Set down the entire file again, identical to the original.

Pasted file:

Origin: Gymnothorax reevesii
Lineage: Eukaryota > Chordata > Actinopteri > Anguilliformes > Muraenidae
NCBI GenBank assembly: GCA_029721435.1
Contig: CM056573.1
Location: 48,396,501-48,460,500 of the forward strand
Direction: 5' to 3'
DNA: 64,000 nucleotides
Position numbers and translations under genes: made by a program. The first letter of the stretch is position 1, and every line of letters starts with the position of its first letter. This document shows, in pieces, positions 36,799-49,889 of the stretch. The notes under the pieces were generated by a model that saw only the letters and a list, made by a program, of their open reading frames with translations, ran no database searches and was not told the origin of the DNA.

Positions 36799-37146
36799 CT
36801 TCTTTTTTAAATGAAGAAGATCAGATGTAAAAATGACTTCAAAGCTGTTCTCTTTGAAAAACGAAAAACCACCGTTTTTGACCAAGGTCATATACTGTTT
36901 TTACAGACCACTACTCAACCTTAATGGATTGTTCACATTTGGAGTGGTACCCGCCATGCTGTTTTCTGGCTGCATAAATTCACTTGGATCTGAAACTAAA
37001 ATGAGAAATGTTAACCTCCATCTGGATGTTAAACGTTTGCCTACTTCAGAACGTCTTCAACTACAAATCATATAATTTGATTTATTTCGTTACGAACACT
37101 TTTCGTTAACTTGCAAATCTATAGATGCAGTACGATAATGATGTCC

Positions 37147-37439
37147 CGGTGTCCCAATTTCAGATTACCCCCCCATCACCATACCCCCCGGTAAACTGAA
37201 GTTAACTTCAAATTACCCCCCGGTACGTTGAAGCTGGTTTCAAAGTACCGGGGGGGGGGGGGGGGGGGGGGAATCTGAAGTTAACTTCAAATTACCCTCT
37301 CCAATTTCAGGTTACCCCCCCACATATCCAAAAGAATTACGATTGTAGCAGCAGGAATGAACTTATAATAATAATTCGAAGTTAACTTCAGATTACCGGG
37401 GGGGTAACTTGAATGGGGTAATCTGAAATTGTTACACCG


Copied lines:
Origin: Gymnothorax reevesii
Lineage: Eukaryota > Chordata > Actinopteri > Anguilliformes > Muraenidae
NCBI GenBank assembly: GCA_029721435.1
Contig: CM056573.1
Location: 48,396,501-48,460,500 of the forward strand
Direction: 5' to 3'
DNA: 64,000 nucleotides
Position numbers and translations under genes: made by a program. The first letter of the stretch is position 1, and every line of letters starts with the position of its first letter. This document shows, in pieces, positions 36,799-49,889 of the stretch. The notes under the pieces were generated by a model that saw only the letters and a list, made by a program, of their open reading frames with translations, ran no database searches and was not told the origin of the DNA.

Positions 36799-37146
36799 CT
36801 TCTTTTTTAAATGAAGAAGATCAGATGTAAAAATGACTTCAAAGCTGTTCTCTTTGAAAAACGAAAAACCACCGTTTTTGACCAAGGTCATATACTGTTT
36901 TTACAGACCACTACTCAACCTTAATGGATTGTTCACATTTGGAGTGGTACCCGCCATGCTGTTTTCTGGCTGCATAAATTCACTTGGATCTGAAACTAAA
37001 ATGAGAAATGTTAACCTCCATCTGGATGTTAAACGTTTGCCTACTTCAGAACGTCTTCAACTACAAATCATATAATTTGATTTATTTCGTTACGAACACT
37101 TTTCGTTAACTTGCAAATCTATAGATGCAGTACGATAATGATGTCC

Positions 37147-37439
37147 CGGTGTCCCAATTTCAGATTACCCCCCCATCACCATACCCCCCGGTAAACTGAA
37201 GTTAACTTCAAATTACCCCCCGGTACGTTGAAGCTGGTTTCAAAGTACCGGGGGGGGGGGGGGGGGGGGGGAATCTGAAGTTAACTTCAAATTACCCTCT
37301 CCAATTTCAGGTTACCCCCCCACATATCCAAAAGAATTACGATTGTAGCAGCAGGAATGAACTTATAATAATAATTCGAAGTTAACTTCAGATTACCGGG
37401 GGGGTAACTTGAATGGGGTAATCTGAAATTGTTACACCG